I'm usually pretty chill regarding my own privacy but I don't like the way how Census was implemented.

    Some friends mentioned we can do it anonymously (blank name) if the printed version is used, but not the online version. Also, some people are keen to write "Anonymous" in the name field. What could be the consequences?

    • -8

      There has never been a breach in ABS systems, census data is as secure as it gets

    • Yea 1000% agree, found this completely weird. I opted to fill names in as Person 1, Person 2 etc but to be honest with all the other info they asked they pretty much can tie it all back to ato anyways.

    • +5

      And there are laws saying the ATO, Medicare, etc can't share that data for a purpose for which it wasn't collected, and they don't.

      So you're…complaining that government agencies take your privacy seriously?

    • Weird, I wasn't asked for previous addresses.

    • +1

      The problem for the government is that if they used existing tax and Medicare data it would REALLY set the paranoid off about "a single massive database", "I gave my tax details instrict confidence",etc. And it would also be highly illegal. A bill to make it legal would never get through parliament.

      Plus tax and Medicare data is about individuals, not living arrangements and households. Which would mean it is useless for planning new roads and other infrastructure, where to build new schools, public housing needs, etc and even for benchmarking things like the unemployment rate.

    • +3

      They ask name as part of automatically checking you haven't been counted twice. Other than that it is only for genealogical research in 99 years time when it will be released to your distant descendants (its stored in a sealed underground vault till then).

      Address they need for locational data - "what's the population of Melbourne?" "Where should we draw the electorate boundary?" "How far do people commute to work and do they need a better road?" etc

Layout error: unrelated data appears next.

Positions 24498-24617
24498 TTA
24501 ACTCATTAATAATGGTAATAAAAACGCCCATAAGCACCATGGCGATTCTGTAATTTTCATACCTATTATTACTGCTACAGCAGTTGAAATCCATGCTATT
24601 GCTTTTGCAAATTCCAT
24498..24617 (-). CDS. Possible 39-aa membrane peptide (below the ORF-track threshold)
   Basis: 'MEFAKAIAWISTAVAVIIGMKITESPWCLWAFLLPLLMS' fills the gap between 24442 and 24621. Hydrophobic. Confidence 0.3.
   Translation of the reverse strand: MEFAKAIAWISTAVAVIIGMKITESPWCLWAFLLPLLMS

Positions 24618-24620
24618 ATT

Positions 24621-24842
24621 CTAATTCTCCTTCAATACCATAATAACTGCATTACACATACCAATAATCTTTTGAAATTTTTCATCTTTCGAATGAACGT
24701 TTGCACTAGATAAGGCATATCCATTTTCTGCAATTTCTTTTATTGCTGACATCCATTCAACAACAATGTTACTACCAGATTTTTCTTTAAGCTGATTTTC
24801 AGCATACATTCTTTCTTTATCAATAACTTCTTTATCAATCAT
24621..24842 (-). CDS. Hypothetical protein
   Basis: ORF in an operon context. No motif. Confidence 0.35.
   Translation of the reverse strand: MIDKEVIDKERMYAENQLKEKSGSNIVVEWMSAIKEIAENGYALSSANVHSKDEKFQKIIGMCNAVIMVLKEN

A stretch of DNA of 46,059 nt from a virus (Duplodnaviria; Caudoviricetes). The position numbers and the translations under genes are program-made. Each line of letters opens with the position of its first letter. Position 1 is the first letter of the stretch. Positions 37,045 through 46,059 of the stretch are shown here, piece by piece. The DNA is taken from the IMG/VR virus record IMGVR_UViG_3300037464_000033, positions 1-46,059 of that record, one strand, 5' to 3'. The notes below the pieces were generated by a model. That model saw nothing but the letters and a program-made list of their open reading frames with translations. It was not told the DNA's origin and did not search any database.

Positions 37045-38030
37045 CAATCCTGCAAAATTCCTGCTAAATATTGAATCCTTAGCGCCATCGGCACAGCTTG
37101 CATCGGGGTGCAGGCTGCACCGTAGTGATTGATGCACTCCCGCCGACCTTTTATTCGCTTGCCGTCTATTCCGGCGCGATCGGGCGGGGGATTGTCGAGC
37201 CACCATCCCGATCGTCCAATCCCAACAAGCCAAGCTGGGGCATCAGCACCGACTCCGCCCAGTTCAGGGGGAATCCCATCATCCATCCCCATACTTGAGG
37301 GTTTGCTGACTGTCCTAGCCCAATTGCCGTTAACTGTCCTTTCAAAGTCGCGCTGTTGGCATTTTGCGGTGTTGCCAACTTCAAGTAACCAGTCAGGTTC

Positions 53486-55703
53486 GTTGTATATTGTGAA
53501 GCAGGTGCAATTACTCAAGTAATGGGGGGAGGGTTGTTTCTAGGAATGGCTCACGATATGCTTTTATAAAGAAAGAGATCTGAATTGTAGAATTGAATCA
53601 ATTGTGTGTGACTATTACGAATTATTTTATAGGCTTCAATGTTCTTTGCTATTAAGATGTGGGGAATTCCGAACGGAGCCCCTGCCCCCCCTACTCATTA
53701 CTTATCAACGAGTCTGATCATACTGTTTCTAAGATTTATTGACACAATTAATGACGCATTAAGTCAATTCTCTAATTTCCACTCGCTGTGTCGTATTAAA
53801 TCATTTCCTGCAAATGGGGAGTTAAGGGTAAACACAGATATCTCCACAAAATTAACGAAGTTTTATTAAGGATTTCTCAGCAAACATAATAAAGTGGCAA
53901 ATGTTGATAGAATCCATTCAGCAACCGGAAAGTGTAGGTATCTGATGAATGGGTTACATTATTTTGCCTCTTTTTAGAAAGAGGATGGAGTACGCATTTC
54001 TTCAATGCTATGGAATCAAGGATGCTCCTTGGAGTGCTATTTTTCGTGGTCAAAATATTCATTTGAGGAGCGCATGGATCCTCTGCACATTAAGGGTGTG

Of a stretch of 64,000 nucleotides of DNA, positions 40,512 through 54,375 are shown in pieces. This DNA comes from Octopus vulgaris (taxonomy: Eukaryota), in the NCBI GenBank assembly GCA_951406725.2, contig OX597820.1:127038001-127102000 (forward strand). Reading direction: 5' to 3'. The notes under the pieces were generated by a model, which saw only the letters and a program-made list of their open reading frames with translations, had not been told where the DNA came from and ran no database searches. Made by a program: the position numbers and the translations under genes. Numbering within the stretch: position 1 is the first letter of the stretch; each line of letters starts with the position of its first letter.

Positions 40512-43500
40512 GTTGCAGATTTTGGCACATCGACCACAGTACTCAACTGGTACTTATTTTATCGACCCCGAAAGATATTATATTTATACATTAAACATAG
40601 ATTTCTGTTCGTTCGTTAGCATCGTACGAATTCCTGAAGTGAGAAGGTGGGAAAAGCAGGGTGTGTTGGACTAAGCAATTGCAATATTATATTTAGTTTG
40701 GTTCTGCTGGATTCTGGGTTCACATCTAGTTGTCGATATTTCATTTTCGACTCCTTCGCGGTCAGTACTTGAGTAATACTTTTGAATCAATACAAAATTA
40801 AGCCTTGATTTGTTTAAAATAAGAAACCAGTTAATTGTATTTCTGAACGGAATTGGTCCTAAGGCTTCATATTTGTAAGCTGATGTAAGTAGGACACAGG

Date of birth they need both as part of checking for double counting and to find out how much the population is aging, life expectancy, etc

      • +1

        its stored in a sealed underground vault till then

        Come again?

      • That’s incorrect I’m afraid. They ask your name so they can link it with other data they hold about you, which they tie together using statistical linkage keys. You can defeat the SLK by not providing your name or spelling your name with a typo.

        • Nonsense. What data will the ABS hold about you? Answer - none, because other government agencies are strictly debarred by law from giving identifying information to the ABS without your personal permission.

          What you are confusing this with is that your census return is indeed separated into two tables, one with your name, address and DOB and one with everything else. These two tables are linkable by an SLK. But the identifying table is held tightly within the ABS - and even then only for 3 years, to give adequate time for data integrity checking (eg no double counts, etc). So the SLK is totally meaningless to any program outside the Census Division of the ABS - you can never use it to join to any non-Census data. After the 3 years the identifying table, SLK and all, goes off to a sealed vault.

    • Not everyone in Australia is registered with Medicare or the ATO and for those that do, those records are not always up to date.